Recent events in my life have forced me to adopt a new paradigm on kindness.
I used to say that unkindness was inexcusable in a loving relationship, whether it be a marriage, family, or social group, but a wise friend pointed out to me that the more you love someone the more you need to excuse them.
My new thought is that being kind or unkind is a choice you make. Every time you approach someone or interact with someone, you make the choice to do so with kindness or unkindness. If you choose to do so with unkindness, even if it’s excusable, it’s still a choice.
Email is the clearest example because you can be as deliberate or vague as you want with your kindness and unkindness. There are two steps to email, the sending and the receiving. When you are composing email you have three choices: to be clearly kind, to be clearly unkind, or to fall back on your default. When you are reading email you also have three choices: to consciously make the assumption that the writer is kind, to consciously make the assumption that the writer is unkind, or to fall back on your default reading of people.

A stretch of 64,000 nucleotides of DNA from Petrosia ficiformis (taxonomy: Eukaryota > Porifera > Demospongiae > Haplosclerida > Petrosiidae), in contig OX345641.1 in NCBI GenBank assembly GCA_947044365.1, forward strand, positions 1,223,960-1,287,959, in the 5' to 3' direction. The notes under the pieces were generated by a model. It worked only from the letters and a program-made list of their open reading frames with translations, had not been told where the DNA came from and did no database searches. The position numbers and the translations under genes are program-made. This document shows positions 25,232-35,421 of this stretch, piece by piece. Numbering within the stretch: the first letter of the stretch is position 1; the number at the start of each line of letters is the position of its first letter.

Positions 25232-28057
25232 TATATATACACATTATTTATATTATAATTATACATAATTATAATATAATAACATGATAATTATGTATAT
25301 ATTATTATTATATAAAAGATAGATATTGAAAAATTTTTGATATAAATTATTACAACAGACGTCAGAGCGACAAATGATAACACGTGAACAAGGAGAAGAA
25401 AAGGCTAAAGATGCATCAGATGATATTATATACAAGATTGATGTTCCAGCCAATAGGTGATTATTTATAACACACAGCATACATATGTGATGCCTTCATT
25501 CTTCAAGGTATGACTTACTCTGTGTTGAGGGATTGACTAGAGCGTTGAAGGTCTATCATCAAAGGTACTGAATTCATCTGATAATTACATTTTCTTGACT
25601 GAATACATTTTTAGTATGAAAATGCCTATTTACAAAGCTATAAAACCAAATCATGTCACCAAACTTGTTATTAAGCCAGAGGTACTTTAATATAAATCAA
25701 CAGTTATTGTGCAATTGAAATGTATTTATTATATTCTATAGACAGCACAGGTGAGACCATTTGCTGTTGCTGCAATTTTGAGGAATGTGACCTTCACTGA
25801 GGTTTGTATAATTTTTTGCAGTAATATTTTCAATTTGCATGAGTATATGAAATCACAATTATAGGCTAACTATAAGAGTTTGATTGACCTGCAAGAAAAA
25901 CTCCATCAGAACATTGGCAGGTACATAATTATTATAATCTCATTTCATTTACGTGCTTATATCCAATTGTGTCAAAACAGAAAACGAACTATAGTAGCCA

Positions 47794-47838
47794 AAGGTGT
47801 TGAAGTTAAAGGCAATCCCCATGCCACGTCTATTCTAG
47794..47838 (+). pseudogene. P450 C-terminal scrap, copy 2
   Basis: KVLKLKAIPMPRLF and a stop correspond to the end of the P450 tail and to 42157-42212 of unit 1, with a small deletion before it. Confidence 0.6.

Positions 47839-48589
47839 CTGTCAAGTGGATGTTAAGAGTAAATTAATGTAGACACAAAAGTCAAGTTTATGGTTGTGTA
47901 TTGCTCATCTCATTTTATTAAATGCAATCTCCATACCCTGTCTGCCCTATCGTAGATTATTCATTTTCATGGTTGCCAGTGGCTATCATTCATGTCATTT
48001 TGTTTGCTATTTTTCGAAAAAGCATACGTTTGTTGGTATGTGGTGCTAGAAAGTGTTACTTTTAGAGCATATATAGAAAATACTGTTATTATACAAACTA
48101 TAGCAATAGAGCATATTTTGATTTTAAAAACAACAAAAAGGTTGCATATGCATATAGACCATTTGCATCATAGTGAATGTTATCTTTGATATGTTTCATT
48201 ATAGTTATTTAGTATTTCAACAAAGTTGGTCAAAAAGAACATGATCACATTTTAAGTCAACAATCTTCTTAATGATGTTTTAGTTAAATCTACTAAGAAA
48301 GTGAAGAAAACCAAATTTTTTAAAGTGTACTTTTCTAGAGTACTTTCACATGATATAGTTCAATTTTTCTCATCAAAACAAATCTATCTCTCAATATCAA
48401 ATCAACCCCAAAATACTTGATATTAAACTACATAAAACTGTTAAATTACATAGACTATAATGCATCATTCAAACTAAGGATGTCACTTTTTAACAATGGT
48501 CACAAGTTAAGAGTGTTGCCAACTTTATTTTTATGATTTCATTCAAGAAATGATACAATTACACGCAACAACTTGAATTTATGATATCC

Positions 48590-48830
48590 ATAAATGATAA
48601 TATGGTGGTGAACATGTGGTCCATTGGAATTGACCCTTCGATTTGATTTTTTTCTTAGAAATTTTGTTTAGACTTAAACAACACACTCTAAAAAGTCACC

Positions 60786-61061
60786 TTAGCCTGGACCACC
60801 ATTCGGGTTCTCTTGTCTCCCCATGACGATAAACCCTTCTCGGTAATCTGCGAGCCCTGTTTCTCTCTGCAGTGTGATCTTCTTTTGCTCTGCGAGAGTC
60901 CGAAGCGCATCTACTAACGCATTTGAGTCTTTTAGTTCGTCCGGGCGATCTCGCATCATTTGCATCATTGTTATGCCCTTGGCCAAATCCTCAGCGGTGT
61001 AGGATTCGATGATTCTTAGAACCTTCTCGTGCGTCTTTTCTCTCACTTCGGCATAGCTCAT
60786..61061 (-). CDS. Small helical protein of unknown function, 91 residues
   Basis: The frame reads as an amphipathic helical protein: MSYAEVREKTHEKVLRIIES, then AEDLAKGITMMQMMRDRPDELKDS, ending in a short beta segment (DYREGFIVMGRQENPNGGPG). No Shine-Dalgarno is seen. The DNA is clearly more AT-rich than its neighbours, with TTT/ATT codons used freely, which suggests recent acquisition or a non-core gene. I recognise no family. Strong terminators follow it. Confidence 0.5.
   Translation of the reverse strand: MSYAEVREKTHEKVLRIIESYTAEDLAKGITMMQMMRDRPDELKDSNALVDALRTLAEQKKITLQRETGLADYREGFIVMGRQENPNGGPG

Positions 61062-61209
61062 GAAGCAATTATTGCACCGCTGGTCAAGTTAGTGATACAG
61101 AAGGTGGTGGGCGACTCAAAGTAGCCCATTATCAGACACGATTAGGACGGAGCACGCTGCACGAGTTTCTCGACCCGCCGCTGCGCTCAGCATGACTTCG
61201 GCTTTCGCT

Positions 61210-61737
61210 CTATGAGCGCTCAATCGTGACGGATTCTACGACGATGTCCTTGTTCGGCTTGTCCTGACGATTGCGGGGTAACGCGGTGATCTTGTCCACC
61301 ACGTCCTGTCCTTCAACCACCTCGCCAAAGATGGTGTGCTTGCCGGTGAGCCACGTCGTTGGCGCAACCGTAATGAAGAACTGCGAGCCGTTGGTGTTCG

Defaults are tricky things, and often you aren’t aware of your own default.
Here’s an interesting test I came across lately. Complete the following sentence:
“I love my parents, but __________.”
If you are an American, you likely answered with something similar to “I love my Parents, but i hate it when they nag at me” or ” I love my parents, but they just don’t understand me.” That’s a pretty standard American response, and when I took this test I couldn’t even imagine what the opposite of this would be.
When the test was given to people in East Asian countries, a very different set of responses came back. Suddenly the overwhelming response was something more similar to “I love my parents, but I could never repay them for all they’ve done for me.”
Sadly, the American default is unkindness.
So what choice are you going to make today? Whatever your choice, with every step you take and every sentence you say or type…think about it, and make it deliberate.